Social Sciences Informing the Debate on a Living and Minimum National Wage

Social Sciences Informing the Debate on a Living and Minimum National Wage 2016-11-03T13:38:25+00:00

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Chair: Dr Molefe Maleka, Tshwane University of Technology, South Africa
Panellist: Prof Stuart Carr, Massey University, New Zealand
Panellist: A/Prof Ines Meyer, University of Cape Town, South Africa
Panellist: Mr Craig Raath, 21st Century, South Africa
Panellist: Prof Cecile Schultz, Tshwane University of Technology, South Africa
Panellist: Dr Leigh-Anne Dachapalli, Tshwane University of Technology, South Africa
Panellist: Mrs Suzette Ragadu, Tshwane University of Technology, South Africa
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Currently in South Africa, as well in other countries, a living wage is a topic that has caught researchers’ attention, government officials and labour organisations. There are strong views that its implementation will lead to job losses, where expensive labour will be replaced with machines (Godfrey, Maree, Du Toit & Theron, 2014:176). On the contrary, there is evidence that showed that employees who are paid a living wage, will they will have happy (i.e. job satisfaction, committed to the organisation, engaged and go beyond call of duty) (Carr, Parker, Arrowsmith & Jones, 2015). Similarly, Maleka (2016 ) study revealed  that employees who earned below a perceived living wage of R12 500, their quality of life was adversely affected, they were dissatisfied and compared themselves with those who earned better wages either in higher echelons or same levels. In this session, the following will be discussed:

  • What is a living wage?
  • Theories and evidence on the living wage research; and
  • The importance of developing a business case.

Target audience

This session will be of interest to those who are in management, labour movements and policy making. Attendees will be given information that they will empower them to create employees work-based happiness (i.e. job satisfaction, organisational commitment, engaged) and life satisfaction (i.e. quality of life).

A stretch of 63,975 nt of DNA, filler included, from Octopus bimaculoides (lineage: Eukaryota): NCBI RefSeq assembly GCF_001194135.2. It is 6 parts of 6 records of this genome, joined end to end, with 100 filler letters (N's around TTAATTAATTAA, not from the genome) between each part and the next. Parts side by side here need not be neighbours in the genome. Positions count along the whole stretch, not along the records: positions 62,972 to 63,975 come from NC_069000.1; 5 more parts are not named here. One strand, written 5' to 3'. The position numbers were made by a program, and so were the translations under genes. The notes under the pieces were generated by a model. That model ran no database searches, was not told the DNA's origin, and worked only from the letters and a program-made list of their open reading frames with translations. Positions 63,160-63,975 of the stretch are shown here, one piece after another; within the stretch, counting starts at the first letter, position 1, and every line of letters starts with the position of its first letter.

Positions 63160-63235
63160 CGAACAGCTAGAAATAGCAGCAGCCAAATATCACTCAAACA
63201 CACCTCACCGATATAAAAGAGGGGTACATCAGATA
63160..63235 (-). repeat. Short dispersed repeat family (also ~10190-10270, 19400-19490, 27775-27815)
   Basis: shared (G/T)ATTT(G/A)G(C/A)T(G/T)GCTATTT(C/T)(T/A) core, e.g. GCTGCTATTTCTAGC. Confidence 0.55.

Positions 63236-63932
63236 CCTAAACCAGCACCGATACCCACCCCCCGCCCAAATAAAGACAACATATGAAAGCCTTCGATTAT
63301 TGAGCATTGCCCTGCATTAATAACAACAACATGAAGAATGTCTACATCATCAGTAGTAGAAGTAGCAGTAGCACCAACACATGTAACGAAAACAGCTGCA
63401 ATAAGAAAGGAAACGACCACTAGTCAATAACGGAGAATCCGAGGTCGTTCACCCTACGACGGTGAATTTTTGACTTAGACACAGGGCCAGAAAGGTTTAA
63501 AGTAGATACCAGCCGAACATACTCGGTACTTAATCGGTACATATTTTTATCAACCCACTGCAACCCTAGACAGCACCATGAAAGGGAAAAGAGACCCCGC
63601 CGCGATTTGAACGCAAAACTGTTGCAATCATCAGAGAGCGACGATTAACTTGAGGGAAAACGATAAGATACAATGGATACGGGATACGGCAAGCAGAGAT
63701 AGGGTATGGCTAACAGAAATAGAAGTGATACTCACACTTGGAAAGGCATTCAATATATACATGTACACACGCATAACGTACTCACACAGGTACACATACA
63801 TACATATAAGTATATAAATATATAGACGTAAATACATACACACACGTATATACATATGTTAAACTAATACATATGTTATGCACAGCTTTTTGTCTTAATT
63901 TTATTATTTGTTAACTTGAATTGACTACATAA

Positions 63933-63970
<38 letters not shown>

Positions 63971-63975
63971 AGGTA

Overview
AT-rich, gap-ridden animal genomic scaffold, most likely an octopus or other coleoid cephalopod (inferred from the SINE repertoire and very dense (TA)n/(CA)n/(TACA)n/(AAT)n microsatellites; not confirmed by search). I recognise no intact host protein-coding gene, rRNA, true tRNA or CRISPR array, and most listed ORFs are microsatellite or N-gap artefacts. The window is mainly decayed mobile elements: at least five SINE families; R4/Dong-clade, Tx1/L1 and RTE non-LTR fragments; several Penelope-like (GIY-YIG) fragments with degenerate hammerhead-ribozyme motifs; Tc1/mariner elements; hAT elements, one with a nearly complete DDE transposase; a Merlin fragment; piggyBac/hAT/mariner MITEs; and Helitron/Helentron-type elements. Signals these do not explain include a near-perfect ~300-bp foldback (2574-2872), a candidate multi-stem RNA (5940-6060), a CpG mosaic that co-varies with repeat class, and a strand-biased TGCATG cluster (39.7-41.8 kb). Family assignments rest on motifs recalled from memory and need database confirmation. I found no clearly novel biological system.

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malekaDr Molefe Maleka
Tshwane University of Technology, South Africa
Chair

From 1998 till 2007 Dr. Molefe Maleka was employed at Nissan South Africa, where his functions included coordinating the graduate programme, skills audits, change management and retrenchment package negotiations. From 2007 till 2011 he was employed at Eskom as a Learning and Design Senior Advisor, involved in project management and material development. Dr. Maleka obtained a doctorate degree in Sociology from University of South Africa in 2012. Currently Dr. Maleka is employed at Tshwane University of Technology (TUT) as the Head of the Department People Management and Development (PMD). Dr. Maleka leads part-time and permanently employed academics and administrative staff. Dr Maleka has published in international and national conference proceedings and in an international journal. Dr. Maleka research interest is in job satisfaction, transformation and living wage. From 2014 to 2016, Dr. Maleka successfully supervised seven MBA student, and three M-Tech students. Dr Maleka is a member of the Global Living Organisation Wage (Glow) and in February 2016 Dr Maleka presented a paper titled, “The Importance of living in South Africa”, at a seminar at Massey University in New Zealand. Dr. Maleka presented a paper titled, “Narratives of employees visiting Tshwane mall who earn above and below an estimated living wage” at a Global Business and Technology Association conference held in Dubai on the 19th October 2016. Together with the PMD esteemed researchers they are busy with two living wages research projects. His two students’ proposals on living wages have been approved at the Management Sciences research committee in September 2016. Dr. Maleka is a member of the Institute of People Management designation committee.
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carrProf Stuart Carr
Massey University, New Zealand
Panellist

Stuart C. Carr is Professor of Psychology, Industrial and Organizational (I/O) Psychology Programme, Massey University, New Zealand. He coordinated the Poverty Research Group, an international network focused on poverty reduction through decent work, and co-coordinates the End Poverty and Inequality Cluster (EPIC), which includes a focus on transitions from precariacious labour to decent work and living wages. He currently coordinates Project G.L.O.W. (for Global Living Organizational Wage), a multi-country, multi-generational, interdisciplinary study of the links between decent wages (in purchasing power parity), and sustainable livelihoods for the eradication of poverty – the primary UN Sustainable Development Goal (SDG1). Stuart co-convened a Global Task Force for Humanitarian Work Psychology, promoting Decent Work aligned with local stakeholder needs, in partnership with global development agencies. He was a lead investigator on Project ADDUP, a multi-country DFID/ESRC-funded study of pay and remuneration diversity between national and international labour in developing economies. Stuart is a Fellow of the Royal Society of New Zealand, the Society for Industrial and Organizational Psychology, and the New Zealand Psychological Society. He is a previous Editor of the Journal of Pacific Rim Psychology, and is the incoming Editor for International Perspectives in Psychology: Research, Practice, Consultation, which supports the SDGs.
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meyerA/Prof Ines Meyer
University of Cape Town, South Africa
Panellist